CPD chief’s niece told cops who busted her boyfriend for heroin, ‘My auntie’s probably your boss,’ source says
Officers pulled over a Lexus belonging to internal affairs chief Yolanda Talley on Feb. 1. Talley’s niece was driving, and a man in the passenger seat was charged with possession of 42 grams of heroin, but the car wasn’t impounded.
A Lexus belonging to the Chicago Police Department’s chief of internal affairs, Yolanda Talley, wasn’t impounded after cops found 42 grams of heroin during a traffic stop earlier this month — raising questions about whether she got favorable treatment.
Talley’s niece was behind the wheel of the car when officers stopped it on Feb. 1 in the 500 block of North St. Louis Avenue and saw her passenger, Kenneth Miles, 34, try to ditch 84 packets of heroin valued at $6,300, according to police records and a source familiar with the investigation.
Talley wasn’t in the car, but the source said her niece made sure the officers knew about their relationship.
“My auntie’s probably your boss,” she told police, according to the source.
Miles was arrested on drug charges. But Talley’s niece was cut loose because there wasn’t clear evidence linking her to the heroin, the source said. The officers involved in the incident were later pulled from the street by police brass without explanation.
After making the stop, the officers took Talley’s Lexus to the police department’s Homan Square facility on the West Side knowing it belonged to her, the source said. A decision was eventually made not to impound the car following conversations between high-ranking police officials.
“Knowing what we know, I don’t think Chief Yolanda Talley had any idea what was going on with her car,” the source said.
Still, it’s routine for the police to impound cars that are stopped during narcotics arrests and search them for guns and drugs. It can cost hundreds of dollars for a vehicle owner like Talley to get her car out of the city’s impound lot.
The source said there’s “always been a gray area” when it comes to impounding vehicles, although officers typically “take the car” in cases involving such large amounts of drugs.
It even happens when the quantities are small. For example, Miles was arrested in October 2020 after selling an undercover cop $30 worth of heroin, and the Ford Fusion he was riding in was impounded, and more than $1,200 in cash was recovered from the vehicle, according to an arrest report.
After the Feb. 1 arrest, officers drove Talley’s Lexus back to the block where the arrest took place, and the keys were returned to her niece, the source said.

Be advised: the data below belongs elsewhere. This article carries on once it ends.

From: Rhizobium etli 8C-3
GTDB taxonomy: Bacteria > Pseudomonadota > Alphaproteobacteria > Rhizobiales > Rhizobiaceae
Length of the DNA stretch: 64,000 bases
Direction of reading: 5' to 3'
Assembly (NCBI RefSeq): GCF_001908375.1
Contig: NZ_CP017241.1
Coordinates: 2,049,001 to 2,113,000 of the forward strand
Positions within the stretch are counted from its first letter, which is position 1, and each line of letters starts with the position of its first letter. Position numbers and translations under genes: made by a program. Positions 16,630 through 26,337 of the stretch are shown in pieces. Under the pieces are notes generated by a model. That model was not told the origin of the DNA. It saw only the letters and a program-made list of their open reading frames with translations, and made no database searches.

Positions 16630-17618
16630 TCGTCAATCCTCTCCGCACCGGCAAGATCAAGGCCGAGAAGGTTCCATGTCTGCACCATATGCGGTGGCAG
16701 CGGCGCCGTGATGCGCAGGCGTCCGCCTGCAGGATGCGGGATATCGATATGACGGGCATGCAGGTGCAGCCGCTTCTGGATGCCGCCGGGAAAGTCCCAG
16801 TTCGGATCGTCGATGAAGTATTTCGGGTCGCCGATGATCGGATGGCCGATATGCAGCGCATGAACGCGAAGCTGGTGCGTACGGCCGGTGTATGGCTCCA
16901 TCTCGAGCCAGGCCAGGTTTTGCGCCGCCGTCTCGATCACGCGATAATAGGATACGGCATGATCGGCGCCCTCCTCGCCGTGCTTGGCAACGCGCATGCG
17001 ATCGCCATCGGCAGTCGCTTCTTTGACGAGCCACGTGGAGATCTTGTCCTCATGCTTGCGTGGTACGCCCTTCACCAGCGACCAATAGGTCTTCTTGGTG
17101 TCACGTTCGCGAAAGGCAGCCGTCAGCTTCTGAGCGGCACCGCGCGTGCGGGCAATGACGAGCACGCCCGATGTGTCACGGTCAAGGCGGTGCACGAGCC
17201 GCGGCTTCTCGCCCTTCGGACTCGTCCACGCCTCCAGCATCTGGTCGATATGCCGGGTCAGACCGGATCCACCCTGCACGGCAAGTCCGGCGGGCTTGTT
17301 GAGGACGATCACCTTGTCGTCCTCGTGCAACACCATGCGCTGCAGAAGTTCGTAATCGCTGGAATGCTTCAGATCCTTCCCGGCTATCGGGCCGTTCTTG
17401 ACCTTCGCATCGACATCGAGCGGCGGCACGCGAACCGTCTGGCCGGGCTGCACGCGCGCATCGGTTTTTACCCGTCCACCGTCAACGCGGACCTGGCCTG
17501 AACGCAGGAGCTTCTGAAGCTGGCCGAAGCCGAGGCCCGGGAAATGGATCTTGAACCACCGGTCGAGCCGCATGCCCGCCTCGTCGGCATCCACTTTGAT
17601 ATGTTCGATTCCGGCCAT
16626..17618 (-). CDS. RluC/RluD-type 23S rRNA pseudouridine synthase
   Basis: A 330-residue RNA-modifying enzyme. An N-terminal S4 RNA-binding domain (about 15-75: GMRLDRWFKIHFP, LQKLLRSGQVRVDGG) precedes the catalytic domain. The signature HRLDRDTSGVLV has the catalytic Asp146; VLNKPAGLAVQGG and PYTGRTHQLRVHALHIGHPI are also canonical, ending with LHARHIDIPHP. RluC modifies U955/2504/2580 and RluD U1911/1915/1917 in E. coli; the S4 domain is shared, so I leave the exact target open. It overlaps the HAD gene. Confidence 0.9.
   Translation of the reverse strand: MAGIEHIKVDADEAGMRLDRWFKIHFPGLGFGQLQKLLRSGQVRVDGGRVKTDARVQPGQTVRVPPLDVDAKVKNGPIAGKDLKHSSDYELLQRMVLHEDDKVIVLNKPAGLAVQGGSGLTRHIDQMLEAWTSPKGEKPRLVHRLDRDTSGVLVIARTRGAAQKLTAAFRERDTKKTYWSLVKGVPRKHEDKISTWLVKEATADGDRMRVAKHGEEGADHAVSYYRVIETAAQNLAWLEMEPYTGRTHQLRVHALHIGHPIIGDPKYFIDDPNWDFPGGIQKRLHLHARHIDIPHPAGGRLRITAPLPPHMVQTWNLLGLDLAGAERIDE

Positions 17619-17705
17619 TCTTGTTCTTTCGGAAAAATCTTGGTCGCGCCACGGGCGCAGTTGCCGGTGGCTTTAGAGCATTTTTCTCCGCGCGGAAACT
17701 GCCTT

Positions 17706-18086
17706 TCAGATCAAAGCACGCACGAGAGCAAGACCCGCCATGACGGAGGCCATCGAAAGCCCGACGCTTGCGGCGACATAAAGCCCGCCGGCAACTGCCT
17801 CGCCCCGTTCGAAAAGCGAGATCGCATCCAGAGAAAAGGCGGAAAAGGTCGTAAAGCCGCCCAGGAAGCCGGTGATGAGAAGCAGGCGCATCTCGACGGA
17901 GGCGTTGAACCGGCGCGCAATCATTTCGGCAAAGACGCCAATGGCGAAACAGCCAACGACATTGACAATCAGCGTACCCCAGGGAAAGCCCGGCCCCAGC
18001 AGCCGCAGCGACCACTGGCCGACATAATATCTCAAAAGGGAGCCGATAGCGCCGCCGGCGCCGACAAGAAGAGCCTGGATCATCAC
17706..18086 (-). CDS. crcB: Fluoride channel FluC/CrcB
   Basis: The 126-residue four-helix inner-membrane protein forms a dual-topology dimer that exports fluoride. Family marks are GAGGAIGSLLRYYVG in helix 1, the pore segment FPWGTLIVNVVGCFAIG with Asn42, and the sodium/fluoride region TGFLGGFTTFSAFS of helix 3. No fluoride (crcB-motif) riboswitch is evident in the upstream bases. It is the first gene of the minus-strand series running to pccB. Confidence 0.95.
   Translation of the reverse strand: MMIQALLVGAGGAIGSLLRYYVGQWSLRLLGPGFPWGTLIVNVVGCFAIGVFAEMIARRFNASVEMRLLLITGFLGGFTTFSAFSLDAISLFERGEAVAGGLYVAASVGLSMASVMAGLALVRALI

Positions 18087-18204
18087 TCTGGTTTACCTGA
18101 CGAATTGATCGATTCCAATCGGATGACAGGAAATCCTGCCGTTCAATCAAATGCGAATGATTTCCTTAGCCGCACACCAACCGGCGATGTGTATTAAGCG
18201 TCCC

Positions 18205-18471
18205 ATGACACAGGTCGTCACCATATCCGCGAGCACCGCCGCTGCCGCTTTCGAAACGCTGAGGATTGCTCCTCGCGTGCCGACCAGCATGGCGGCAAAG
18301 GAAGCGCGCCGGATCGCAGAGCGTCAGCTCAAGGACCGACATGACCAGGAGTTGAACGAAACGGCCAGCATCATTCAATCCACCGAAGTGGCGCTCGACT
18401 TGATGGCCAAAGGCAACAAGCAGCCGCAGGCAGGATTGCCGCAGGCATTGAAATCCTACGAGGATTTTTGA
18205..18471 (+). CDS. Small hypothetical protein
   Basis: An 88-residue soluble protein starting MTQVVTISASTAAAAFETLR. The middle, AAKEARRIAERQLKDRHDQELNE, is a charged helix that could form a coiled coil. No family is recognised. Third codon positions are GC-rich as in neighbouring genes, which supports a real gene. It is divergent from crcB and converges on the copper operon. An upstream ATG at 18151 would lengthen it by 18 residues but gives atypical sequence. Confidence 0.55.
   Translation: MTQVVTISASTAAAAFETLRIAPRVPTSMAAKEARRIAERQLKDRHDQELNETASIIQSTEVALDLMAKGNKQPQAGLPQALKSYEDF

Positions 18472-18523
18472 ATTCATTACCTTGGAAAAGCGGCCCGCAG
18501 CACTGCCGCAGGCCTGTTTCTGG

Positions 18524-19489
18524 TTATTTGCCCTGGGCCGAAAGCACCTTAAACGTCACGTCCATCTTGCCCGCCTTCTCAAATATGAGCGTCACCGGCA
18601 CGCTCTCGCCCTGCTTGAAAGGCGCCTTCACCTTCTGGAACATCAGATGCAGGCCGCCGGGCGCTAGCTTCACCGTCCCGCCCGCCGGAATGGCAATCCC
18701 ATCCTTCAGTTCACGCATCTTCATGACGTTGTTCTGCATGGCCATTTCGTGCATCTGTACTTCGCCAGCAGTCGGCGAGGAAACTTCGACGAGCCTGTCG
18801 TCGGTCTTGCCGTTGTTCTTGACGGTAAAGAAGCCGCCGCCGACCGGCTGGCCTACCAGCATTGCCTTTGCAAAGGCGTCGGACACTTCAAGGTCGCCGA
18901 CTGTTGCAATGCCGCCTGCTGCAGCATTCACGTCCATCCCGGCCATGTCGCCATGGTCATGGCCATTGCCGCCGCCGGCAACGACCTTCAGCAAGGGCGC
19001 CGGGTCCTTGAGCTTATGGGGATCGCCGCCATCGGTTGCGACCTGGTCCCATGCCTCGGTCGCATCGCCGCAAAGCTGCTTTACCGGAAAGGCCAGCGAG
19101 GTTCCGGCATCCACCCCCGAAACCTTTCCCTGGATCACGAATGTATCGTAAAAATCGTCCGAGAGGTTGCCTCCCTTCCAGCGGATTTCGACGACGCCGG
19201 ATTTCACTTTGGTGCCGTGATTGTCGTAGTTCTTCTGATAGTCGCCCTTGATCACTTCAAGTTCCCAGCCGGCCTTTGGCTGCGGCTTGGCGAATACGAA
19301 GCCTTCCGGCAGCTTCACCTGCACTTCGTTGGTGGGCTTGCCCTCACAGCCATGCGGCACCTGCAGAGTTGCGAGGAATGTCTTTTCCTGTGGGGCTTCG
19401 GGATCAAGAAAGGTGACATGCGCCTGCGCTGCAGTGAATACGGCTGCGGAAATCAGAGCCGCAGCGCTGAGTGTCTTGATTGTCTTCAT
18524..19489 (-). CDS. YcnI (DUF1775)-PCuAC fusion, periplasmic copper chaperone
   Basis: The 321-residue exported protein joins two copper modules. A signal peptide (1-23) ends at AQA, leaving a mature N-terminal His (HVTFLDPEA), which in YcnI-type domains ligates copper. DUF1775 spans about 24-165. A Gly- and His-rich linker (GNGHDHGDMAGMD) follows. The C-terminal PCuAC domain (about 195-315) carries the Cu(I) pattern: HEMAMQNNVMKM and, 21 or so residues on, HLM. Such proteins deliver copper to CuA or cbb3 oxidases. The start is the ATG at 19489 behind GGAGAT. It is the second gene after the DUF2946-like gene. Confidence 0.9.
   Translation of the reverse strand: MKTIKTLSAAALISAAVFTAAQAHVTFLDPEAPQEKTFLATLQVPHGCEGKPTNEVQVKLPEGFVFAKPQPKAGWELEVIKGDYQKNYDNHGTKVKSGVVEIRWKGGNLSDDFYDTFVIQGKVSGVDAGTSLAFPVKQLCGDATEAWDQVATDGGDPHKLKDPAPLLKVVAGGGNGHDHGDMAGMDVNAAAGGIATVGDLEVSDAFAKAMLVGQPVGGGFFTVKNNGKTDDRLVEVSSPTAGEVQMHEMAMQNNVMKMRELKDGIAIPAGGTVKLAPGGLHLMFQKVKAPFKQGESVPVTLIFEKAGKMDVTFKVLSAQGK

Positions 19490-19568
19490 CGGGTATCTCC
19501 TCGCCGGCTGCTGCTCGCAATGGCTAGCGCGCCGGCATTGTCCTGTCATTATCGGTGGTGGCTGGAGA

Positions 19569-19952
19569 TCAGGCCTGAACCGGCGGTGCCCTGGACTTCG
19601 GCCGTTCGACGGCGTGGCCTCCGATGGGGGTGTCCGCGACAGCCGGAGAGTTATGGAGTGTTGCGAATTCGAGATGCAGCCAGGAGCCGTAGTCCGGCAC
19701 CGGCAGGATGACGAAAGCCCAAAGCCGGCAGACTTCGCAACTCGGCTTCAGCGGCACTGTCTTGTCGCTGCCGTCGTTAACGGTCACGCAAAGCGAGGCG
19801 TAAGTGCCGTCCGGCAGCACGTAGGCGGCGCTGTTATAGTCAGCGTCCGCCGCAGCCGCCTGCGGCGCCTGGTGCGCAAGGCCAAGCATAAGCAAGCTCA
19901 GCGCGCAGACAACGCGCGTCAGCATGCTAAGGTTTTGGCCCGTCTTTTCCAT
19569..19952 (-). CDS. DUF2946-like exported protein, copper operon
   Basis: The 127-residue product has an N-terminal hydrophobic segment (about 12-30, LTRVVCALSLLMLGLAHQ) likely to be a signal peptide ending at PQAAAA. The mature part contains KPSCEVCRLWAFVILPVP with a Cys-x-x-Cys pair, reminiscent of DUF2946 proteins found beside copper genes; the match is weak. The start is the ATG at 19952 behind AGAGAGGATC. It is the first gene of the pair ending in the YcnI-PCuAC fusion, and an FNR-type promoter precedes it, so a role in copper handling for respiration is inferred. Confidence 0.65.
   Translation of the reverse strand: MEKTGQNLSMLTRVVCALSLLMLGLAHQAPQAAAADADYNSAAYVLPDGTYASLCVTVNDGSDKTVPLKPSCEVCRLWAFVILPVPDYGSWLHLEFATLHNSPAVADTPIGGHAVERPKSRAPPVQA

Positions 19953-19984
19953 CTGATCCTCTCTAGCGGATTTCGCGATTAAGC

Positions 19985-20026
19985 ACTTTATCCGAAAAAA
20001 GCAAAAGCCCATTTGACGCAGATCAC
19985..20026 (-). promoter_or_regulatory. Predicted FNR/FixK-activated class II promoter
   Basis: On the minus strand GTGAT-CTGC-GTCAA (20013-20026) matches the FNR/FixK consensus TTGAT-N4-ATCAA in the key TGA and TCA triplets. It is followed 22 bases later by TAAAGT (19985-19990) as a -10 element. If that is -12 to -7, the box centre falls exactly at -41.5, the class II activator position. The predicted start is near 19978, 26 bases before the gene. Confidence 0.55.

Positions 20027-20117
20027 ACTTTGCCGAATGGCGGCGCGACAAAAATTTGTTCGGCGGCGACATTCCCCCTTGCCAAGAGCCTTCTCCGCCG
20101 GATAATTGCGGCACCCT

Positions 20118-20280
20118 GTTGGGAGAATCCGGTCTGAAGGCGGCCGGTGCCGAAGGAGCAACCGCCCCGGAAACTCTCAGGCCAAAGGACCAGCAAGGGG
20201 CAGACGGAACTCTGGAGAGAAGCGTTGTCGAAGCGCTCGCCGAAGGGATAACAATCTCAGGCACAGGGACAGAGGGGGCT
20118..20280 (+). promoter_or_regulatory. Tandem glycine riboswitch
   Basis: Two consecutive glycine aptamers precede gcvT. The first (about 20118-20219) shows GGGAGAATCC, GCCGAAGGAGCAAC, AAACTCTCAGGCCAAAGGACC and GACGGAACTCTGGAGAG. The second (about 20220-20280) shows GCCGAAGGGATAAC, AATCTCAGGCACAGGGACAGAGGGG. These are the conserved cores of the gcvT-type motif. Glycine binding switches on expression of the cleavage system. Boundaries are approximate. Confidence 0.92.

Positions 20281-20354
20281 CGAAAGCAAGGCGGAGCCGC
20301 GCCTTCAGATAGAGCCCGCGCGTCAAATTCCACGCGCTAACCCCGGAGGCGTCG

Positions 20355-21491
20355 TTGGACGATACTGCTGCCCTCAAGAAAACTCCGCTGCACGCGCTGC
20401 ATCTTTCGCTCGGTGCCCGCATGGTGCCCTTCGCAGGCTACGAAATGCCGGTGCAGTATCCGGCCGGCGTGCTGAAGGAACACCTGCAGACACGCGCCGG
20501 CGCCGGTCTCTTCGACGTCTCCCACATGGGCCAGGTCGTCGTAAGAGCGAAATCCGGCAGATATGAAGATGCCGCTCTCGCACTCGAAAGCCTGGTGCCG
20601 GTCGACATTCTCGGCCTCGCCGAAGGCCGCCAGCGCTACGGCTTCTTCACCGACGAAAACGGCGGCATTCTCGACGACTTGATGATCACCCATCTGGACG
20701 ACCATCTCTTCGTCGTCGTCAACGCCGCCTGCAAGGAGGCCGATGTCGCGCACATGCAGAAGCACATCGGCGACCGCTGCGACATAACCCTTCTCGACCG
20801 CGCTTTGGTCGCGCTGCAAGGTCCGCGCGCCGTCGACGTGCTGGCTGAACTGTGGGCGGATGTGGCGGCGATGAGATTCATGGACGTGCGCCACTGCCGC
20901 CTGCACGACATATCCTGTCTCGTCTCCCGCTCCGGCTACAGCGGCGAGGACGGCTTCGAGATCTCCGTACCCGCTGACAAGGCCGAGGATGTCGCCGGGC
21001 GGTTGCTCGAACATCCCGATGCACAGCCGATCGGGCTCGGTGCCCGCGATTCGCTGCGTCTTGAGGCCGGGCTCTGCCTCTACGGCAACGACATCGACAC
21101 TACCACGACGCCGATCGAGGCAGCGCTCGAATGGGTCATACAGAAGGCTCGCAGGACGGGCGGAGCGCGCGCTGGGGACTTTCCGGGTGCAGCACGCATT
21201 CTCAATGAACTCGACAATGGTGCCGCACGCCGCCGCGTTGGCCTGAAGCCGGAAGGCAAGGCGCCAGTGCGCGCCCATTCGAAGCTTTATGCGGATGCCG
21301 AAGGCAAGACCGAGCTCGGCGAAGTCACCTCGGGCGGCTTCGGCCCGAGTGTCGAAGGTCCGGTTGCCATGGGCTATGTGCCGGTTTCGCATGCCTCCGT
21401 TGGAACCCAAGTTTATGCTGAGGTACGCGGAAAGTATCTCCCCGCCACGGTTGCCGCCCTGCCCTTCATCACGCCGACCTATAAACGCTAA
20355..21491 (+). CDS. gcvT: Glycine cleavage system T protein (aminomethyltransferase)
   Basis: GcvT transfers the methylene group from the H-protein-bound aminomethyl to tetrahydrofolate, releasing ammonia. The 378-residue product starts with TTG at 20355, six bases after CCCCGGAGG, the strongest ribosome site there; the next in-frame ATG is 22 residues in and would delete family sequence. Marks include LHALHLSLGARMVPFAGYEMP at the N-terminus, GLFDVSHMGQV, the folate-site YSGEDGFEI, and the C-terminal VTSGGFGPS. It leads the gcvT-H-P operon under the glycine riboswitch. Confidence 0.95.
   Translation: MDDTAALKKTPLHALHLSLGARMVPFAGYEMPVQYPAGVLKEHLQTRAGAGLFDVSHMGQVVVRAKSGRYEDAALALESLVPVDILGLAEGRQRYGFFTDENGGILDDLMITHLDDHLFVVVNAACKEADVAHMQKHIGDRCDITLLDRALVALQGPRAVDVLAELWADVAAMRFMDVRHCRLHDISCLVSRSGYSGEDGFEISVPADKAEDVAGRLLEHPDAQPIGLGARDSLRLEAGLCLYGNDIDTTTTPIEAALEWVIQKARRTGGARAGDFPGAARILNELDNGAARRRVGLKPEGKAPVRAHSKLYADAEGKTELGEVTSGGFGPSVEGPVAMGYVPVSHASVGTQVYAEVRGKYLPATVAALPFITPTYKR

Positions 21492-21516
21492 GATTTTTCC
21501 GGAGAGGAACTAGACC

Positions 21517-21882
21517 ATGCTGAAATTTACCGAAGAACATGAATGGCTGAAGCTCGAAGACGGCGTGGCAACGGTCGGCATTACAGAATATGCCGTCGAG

Court records indicate the niece lives with Miles.
Miles is a reputed member of the Traveling Vice Lords street gang with a lengthy criminal record that includes multiple drug-related arrests, seven of which resulted in convictions, court records show.
At the time of the Feb. 1 arrest, he was free on bail in a separate felony case for allegedly selling fentanyl.
He’s now being held in jail without bail, according to the Cook County sheriff’s office.
A day after Miles was taken into custody, the officers involved in his arrest were taken off the street for training with no further explanation, a move the source called an apparent “punishment.”
“This was in direct response to this incident,” said the source, adding that all the officers are expected to return to normal duty next week.
A high-ranking police official said the move to pull the officers off the street could have only come from Supt. David Brown, First Deputy Supt. Eric Carter or Chief Ernest Cato.
Police spokesman Don Terry reiterated Tuesday that the incident involving Talley’s car has been referred to the city’s office of the inspector general. That’s to avoid a conflict of interest because in her role as chief of internal affairs, Talley is in charge of investigating allegations of misconduct against other officers.
Terry declined to answer questions from the Sun-Times.
Talley’s been a rising star in the police department and is well-regarded among many former and current bosses and rank-and-file officers interviewed by the Sun-Times. She’s been quickly promoted through the ranks, and many police sources say they thought she was being groomed for an even-higher position — perhaps the No. 2 spot if Carter were to retire.